A keepsake book about some of the animals who reside at the Barker's farm, also known as The Country School. The text will evoke memories for children as the little quirks of each animal are cleverly... More > worked into the text. Adults will enjoy the sophistication of the metaphors and language. The illustrations are reproductions of oil paintings done by the author's daughter who spent her childhood on this idyllic farm in the hill country of Ohio and continues to return each summer.< Less
Welcome to The Farm, my first photo book. I moved from the city to the country two years ago and am amazed that I can still find something new everyday to appreciate. I hope you enjoy this book of... More > pictures.< Less
After an absence of over 16 years, Jeb McPherson returns to his childhood home to find his estranged parents dead. Without warning, he becomes straddled with the responsibility of his three siblings... More > and a farm on the brink of going under. Jeb is in over his head-until he’s offered a way out from an unlikely ally. But all is not well in Harden County, and Jeb discovers that he must face a growing threat tied not only to the death of his parents but to his long forgotten memories of the Farm. As events turn murderous, Jeb must face the harsh answers to difficult questions- Who is trying to destroy his newfound family? And are his parents really dead?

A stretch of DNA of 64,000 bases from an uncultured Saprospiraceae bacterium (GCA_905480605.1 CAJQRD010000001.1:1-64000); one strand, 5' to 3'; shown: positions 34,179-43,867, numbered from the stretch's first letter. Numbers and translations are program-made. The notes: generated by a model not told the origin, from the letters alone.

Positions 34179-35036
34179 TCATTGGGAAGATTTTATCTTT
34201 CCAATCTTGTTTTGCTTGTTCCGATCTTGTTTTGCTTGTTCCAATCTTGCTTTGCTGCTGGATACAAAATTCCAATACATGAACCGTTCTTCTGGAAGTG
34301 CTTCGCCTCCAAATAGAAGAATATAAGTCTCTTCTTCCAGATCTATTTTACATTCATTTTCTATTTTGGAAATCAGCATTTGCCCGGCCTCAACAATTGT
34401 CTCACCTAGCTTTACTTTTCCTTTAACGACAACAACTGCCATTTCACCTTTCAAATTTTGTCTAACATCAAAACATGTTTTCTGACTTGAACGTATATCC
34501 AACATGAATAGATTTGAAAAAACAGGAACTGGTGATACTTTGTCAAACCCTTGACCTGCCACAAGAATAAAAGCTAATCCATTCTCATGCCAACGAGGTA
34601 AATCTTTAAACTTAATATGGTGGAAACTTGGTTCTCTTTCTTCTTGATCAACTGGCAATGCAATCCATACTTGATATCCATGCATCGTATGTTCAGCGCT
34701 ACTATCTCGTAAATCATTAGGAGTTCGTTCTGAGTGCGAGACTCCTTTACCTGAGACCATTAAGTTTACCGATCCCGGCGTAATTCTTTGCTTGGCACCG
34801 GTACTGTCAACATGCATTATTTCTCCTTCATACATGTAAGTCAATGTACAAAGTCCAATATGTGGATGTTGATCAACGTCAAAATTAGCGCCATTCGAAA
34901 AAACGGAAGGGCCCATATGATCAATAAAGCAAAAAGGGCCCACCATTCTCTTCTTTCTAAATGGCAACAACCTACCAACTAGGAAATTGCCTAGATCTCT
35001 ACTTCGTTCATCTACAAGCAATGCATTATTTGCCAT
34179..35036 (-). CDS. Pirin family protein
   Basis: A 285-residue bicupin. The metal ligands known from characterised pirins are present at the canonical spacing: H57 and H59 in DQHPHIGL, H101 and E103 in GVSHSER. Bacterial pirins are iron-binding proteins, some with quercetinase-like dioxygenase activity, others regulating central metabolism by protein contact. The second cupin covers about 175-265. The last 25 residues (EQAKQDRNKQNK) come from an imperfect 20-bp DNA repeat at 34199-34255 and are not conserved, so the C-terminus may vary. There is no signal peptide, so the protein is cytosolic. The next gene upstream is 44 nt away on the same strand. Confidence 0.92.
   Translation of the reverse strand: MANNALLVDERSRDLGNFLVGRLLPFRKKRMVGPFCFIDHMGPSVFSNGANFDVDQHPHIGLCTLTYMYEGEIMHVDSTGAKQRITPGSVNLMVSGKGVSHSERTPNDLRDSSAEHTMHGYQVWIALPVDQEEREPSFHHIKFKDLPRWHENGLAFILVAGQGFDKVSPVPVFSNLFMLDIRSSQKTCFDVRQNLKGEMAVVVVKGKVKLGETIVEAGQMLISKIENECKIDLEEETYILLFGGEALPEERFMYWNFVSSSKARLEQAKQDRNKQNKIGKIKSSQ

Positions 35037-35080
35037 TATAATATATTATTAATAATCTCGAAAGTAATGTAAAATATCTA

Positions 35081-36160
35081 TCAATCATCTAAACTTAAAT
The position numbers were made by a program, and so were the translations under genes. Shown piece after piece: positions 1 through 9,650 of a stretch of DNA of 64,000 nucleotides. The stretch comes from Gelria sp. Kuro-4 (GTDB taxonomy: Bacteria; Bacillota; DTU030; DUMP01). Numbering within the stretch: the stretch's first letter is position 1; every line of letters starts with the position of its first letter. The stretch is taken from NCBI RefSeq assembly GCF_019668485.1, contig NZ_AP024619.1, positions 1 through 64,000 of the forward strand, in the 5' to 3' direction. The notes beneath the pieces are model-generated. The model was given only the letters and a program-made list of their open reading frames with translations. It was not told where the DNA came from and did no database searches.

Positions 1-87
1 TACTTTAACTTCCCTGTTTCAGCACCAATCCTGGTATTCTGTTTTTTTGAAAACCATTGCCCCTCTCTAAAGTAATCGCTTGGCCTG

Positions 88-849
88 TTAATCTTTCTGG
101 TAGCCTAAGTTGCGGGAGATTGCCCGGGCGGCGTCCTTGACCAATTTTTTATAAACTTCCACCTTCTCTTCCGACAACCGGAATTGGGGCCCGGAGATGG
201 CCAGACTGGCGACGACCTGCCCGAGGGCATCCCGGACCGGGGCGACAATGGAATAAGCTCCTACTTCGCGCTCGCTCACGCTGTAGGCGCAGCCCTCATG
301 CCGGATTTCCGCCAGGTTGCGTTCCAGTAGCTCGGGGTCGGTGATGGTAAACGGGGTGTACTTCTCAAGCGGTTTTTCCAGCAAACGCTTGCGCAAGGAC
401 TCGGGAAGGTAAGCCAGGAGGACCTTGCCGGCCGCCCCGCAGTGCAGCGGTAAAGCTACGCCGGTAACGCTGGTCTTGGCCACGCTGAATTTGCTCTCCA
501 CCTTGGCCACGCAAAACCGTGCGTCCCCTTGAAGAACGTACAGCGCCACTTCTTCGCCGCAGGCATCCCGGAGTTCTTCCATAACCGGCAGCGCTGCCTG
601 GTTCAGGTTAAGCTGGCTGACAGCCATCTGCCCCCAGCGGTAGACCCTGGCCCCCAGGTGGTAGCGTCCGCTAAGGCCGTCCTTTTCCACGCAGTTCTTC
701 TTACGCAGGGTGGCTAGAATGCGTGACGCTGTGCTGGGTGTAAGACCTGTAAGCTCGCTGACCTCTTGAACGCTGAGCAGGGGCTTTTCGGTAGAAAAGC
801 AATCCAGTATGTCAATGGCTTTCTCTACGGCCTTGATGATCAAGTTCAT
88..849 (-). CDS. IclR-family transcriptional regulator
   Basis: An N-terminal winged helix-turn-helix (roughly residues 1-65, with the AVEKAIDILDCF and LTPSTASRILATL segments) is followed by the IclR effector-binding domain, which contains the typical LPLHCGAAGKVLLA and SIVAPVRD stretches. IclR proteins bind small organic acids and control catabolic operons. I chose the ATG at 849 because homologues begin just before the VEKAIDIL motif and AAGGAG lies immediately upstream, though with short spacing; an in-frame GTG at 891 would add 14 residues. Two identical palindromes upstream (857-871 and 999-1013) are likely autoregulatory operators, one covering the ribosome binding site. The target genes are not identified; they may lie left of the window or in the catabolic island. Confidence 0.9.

Scott A. Davis’ The Farm is a harrowing, suspenseful story of tragic love, family ties and the horrible consequences that can result from them. Featuring a thrilling narrative that will grab you from the first page as well as moments of touching comedy and grand emotion, your visit to The Farm won’t be soon forgotten.< Less
"All that day sleighs dashed about town, and wood-sleds drawn by single teams, pairs, and fours thronged the streets. The farmers had been waiting for the snow. This set me thinking. What... More > cleaner, better, fresher farm-work could there be than chopping in the winter woods. That's it! I would do it. Business was not very brisk in the office, and if it were, there was no particular need of a man being a slave to his profession. I had known instances of men actually drying up in my profession, and being, as far as real usefulness is concerned, "Like thin ghosts or disembodied creatures."
The one thing I needed to develop a real homelike, woodsy, farmer-like feeling was to get into the woods, and load wood, and smell the delicious fragrance of the pines and the balsam of the freshly cut trunks."< Less